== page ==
#1 New York Times bestselling author Elizabeth George offers the latest in her Inspector Lynley series: a gripping child-in-danger story featuring fan favorite Barbara Havers.
Detective Sergeant Barbara Havers is at a loss: The daughter of her friend Taymullah Azhar has been taken by her mother, and Barbara can't really help - Azhar had never married Angelina, and his name isn't on Hadiyyah's, their daughter's, birth certificate. He has no legal claim. Azhar and Barbara hire a private detective, but the trail goes cold.
Azhar is just beginning to accept his soul-crushing loss when Angelina reappears with shocking news: Hadiyyah is missing, kidnapped from an Italian marketplace. The Italian police are investigating, and the Yard won't get involved, until Barbara takes matters into her own hands. As she attempts to navigate the complicated waters of doing anything for the case against her superior's orders, her partner, Inspector Thomas Lynley, is dispatched to Italy as the liaison between the Italian police and Hadiyyah's distraught parents.
In time, both Barbara and Lynley discover that the case is far more complex than just a kidnapping, revealing secrets about Angelina; her new lover, Lorenzo; and even Azhar - secrets Barbara may not be willing to accept. With both her job and the life of a little girl on the line, Barbara must decide what matters most and how far she's willing to go to protect it.
©2013 Elizabeth George (P)2013 Penguin Audio
This story has so many charactersit would be easy to confuse the listener. However Davina Porter is so masterful that each one comes alive with his or her distinct voice. If you are a fan of Elizabeth George Lynley mysteries be aware this novel fo cuses mostly on Barbara Havers.
The trajectory follows one evil act by another and a series of bad if not evil acts by most of the characters. There is a lot of Italian which is not translated but adds to the story as a counter point to the constant miscommunication that occurs between/among all of the characters.
. . .today is the first day of . . .
Elizabeth George and her Lynley series have kept me entertained for years--and I was really looking forward to this one. It seemed to run off the track a bit from what is typically expected with Thomas Lynley and Barbara Havers solving crimes and bailing each other out of all sorts of situations.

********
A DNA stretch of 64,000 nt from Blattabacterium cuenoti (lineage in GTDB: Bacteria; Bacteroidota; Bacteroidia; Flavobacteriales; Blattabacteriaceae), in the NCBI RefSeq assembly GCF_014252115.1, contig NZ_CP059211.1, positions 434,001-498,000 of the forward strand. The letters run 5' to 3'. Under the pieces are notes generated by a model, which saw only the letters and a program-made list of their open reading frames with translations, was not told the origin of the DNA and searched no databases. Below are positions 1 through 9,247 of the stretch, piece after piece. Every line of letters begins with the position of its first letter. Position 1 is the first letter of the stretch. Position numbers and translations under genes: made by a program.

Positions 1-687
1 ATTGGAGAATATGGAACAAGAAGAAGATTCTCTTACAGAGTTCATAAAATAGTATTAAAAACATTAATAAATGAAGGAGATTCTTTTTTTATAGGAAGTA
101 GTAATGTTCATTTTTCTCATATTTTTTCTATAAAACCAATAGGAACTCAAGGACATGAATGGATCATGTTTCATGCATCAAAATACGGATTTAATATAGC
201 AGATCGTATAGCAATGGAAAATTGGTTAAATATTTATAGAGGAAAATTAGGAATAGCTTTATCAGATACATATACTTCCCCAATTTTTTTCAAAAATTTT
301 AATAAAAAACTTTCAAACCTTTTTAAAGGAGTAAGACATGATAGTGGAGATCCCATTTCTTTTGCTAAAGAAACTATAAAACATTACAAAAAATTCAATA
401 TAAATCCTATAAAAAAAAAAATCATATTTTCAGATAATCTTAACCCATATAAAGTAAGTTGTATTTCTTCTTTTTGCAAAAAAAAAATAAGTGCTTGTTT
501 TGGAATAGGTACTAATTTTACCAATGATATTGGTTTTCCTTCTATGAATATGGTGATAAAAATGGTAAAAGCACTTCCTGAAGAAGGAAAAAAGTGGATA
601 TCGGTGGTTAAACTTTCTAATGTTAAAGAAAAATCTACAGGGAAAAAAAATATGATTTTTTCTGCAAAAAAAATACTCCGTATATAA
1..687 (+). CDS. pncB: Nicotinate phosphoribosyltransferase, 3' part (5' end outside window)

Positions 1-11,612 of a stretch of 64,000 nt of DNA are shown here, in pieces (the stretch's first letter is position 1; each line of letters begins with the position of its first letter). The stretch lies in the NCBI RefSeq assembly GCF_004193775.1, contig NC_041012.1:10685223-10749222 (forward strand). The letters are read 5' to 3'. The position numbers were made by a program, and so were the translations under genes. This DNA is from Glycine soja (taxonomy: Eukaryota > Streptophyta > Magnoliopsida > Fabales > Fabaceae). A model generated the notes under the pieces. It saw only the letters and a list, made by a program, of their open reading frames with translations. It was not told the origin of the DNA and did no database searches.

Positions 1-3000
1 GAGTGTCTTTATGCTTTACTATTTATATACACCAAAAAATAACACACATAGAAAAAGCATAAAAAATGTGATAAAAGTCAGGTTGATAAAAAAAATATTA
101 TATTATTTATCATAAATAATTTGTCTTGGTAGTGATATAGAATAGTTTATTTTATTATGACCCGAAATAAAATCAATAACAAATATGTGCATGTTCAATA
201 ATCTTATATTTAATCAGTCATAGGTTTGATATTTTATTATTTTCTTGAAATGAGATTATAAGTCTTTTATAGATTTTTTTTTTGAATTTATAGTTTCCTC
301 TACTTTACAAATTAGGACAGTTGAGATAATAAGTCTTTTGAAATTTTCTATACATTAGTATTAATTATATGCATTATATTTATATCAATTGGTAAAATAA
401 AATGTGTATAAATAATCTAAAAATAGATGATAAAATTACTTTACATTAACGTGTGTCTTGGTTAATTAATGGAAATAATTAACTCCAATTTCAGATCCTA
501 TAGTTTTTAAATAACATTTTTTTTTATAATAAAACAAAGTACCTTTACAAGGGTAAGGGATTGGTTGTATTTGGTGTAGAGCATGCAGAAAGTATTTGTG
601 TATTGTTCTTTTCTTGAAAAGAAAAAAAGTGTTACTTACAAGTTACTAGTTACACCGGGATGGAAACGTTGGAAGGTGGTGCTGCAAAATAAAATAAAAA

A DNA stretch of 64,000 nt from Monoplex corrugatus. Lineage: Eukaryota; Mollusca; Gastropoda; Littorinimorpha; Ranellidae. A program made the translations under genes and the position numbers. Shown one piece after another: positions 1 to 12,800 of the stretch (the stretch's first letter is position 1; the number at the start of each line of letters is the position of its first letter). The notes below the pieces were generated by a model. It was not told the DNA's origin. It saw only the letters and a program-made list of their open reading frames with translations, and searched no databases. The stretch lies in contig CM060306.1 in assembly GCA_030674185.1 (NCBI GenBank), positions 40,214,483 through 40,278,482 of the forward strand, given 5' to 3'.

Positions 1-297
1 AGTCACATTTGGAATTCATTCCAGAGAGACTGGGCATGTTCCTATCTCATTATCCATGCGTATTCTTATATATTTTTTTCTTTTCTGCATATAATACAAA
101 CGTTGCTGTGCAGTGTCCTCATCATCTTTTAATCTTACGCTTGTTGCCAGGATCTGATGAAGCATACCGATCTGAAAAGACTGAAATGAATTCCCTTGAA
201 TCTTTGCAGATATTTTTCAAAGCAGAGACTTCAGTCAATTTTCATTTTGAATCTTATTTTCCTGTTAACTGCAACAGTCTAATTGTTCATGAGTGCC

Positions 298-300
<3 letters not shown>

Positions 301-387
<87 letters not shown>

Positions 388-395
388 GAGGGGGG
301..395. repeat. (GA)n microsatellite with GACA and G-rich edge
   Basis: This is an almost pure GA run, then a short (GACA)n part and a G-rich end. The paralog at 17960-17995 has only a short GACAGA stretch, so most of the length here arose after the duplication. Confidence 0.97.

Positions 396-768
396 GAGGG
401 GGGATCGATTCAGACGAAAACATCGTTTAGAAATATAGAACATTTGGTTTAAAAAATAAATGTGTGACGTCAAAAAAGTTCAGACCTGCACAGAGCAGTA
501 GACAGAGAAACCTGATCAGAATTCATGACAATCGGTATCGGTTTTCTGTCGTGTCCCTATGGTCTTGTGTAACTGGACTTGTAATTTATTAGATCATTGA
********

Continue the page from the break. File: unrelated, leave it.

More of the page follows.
This story is mostly based on Barbara's neighbor, Azhar, and his missing daughter, Hadiyyah. She was taken to Italy by her mother, Angelina.
Barbara jumps in with both feet to help him get Hadiyyah back. Ignoring her superiors orders not to get involved (this is nothing new) she seems to lose all sense of reason and concern for her own life and job this time--and Lynley is not a great deal of help.
One source of frustration in the first half of the book are the Italian phrases which are never translated for the reader, even though I could sort of understand what was being said from the rest of the conversation. Still, it was almost enough to make me stop listening--almost. The second half was much better and after all was said and done, an interesting story.
I haven't given up on this series yet--however--if the next novel doesn't return to some of the flavor of the original Lynley novels, it will probably be my last.
I am a fan of Elizabeth George, but the telling of this particular mystery is convoluted and self-conscious. It makes me want to ask the author to reread some of her earlier mysteries. I suspect there will be a follow-up to this involving spiriting her Pakistani friends out of danger in some foreign land, but I hope not. That boat has sailed, and did so a few books ago. I found myself saying aloud: "How can Barbara Havers and Thomas Lynley be so stupid and still have 'jobs'?" At least Lynley is getting over the death of his wife (a few books ago), but a roller-derby veterinarian? Really?
Davina Porter is a wonderful reader. She saves this book.
Anglophile. Prefer only British fiction and mysteries. Good translations of Italian, too.
Many things made this book captivating. I liked the focus on Barbara Havers. I loved that most of the "action" took place in Lucca, Italy. I liked that Lynley had a new love interest. There was just so much about this book that I adored. I liked the new character, Salvatore.
When Barbara Havers is up all night trying to figure out what to do next. I won't reveal more as no reader wants to know in advance too many details!
Davinia Porter is one of my favorite readers. As I am legally blind and have no option but to listen to books, the reader is key. Ms. Porter is excellent.
When Barbara sees Lucca from the rooftop terrace. Also, the various emotional encounters.
A brilliant read. I especially enjoyed that the book was not hurried and that it was long. I liked this very much. As always with Ms. George, the characterizations were marvelous. She is such a grand and enjoyable author.